Naomi invited me into the dark moist places of her body. There were no familiar ferns, no star moss, only plants she could name. Yet, she was home long enough for my obsession to root. When she tore herself away, I had no time to transplant my obsession into my own folds. Perhaps it is this fact that obsesses me most; my obsession is not yet with me alone. I can’t clutch it like a child does her doll.

She is the obsession. Her body, the shape of her mouth, the sounds of her voice. She sang them to me. I listened, mesmerized, ready to be wasted by her.

She gave me her lips; she stole them back. She offered her breasts; she denied she did that. I was careful with her. I was not. I dove into her like a fish that had never seen water before. I was as hungry as that boy on Broadway who lay on cardboard, motionless; his sign asks for food as he sleeps, as he dies. I didn’t ask for food, I took. She didn’t say no. She didn’t say yes. Something was stolen. She was partner to our crime. I’m looking for clues. Were they embedded in the beginning?

Josh and Ellen thought Naomi and I might enjoy each other. We weren’t mated, or dating. We were free.

Josh was worried about me, about my loneliness. His concern keeps me from going off the deep end. He gave me her number and said I should call. When he added, “she has a kid,” I laughed in his face. Another mother and child to care take! With my work as a Special Ed teacher there is no end to needy kids if that’s what I want. Just like my mother did before me, I give. But, I need fun, someone I can count on, after work when I’m alone.

Besides, I was still unwinding from a seven-year relationship that ended badly. Kids were there, too — not my kids, but somebody else’s. Where did my generosity come from? I guess I never bought the hype that it’s got to come out of your own womb. Yet, the thought of another heart-rending combo wrenched my stomach. A single parent with kids is my nemesis.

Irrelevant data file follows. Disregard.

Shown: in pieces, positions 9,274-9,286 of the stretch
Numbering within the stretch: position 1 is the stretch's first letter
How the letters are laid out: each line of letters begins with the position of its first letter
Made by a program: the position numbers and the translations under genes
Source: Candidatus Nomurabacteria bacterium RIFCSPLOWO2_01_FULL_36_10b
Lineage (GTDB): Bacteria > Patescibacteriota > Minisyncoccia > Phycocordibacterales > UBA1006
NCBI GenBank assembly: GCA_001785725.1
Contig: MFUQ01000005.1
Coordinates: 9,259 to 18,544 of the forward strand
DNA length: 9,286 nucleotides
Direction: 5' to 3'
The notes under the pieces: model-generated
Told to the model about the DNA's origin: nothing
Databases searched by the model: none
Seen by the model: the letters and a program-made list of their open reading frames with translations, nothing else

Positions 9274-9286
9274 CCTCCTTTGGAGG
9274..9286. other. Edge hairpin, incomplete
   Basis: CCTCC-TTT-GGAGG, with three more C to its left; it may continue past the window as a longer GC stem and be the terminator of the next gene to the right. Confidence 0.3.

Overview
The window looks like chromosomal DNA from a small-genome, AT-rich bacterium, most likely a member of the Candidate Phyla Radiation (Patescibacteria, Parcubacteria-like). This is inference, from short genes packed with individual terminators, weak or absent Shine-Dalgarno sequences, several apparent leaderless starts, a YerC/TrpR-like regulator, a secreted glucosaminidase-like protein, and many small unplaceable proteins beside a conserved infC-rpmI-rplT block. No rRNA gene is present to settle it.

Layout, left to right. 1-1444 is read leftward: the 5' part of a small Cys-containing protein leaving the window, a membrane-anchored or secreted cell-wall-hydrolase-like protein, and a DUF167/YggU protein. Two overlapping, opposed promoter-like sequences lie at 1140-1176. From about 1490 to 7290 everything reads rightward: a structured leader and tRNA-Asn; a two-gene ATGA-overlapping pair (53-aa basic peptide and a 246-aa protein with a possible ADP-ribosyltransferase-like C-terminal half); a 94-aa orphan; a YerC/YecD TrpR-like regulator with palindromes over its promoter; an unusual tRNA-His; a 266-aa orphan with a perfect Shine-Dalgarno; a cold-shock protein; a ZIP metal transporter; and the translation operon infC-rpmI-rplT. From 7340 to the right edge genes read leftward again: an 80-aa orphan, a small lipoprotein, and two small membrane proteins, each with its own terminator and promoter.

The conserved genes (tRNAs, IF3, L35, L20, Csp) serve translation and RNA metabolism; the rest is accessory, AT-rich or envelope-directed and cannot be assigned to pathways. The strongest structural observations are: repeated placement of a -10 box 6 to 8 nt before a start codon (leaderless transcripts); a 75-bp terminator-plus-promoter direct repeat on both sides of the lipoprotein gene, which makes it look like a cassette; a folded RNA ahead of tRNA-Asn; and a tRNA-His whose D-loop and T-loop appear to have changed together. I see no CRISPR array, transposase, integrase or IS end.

Freyda got more mileage out of her situation as single parent than a Volkswagen does from a gallon of gasoline: scholarships to camps, discounts on tennis shoes, free passes to shows, lovers who could second as baby sitters. Yes, I’d gone through that once before, being the other mother.

And now this Naomi has a kid. What if it’s a brat?

A friend said, “Well, you never know. This is a new situation, so try it.” So much for my resolve not to be sucked in by my own brand of dragons. Even her phone voice drew me. I am sensitive to voice textures; hers was sparkly and gritty, a voice of substance, I told myself. I now knew what people meant when they asked: Is there chemistry?

When she said on our first date, “I don’t want to rush seeing each other again until I get back from a Yiddish folk festival on the West Coast,” I quickly replied: “I don’t want to just stick it in either. I have to visit my parents in California.” Later, when I reflected upon my seemingly unremarkable response, I blushed. Was I, in fact, exposing desire? And not talking about the timing around our trips, but making reference to a concrete act: insertion of a part of my body into hers? And though a lesbian might stick her finger(s) into the vagina of another woman, she/we don’t refer to our body parts as it.

Well, there I was, right off exposing the intricacies of my sexual desires and suggesting that she share them with me. To put it bluntly, my need to fuck had surfaced again, not penetration in a jabbing sense, but entering and melding with another woman, both sexually and emotionally.

But did I come on too intensely? Too soon? She certainly seemed ready and willing as they say. (The fact that I hadn’t made love for three and a half years meant that I was very needy!) Is that why, several weeks and dates later, after our west coast trips, after her kid’s barbs and the motel, she called me up to announce: “It’s not good for me to be intimate with you,” then put me on hold, where I’ve been ever since. Naomi was gone before I could find the answers.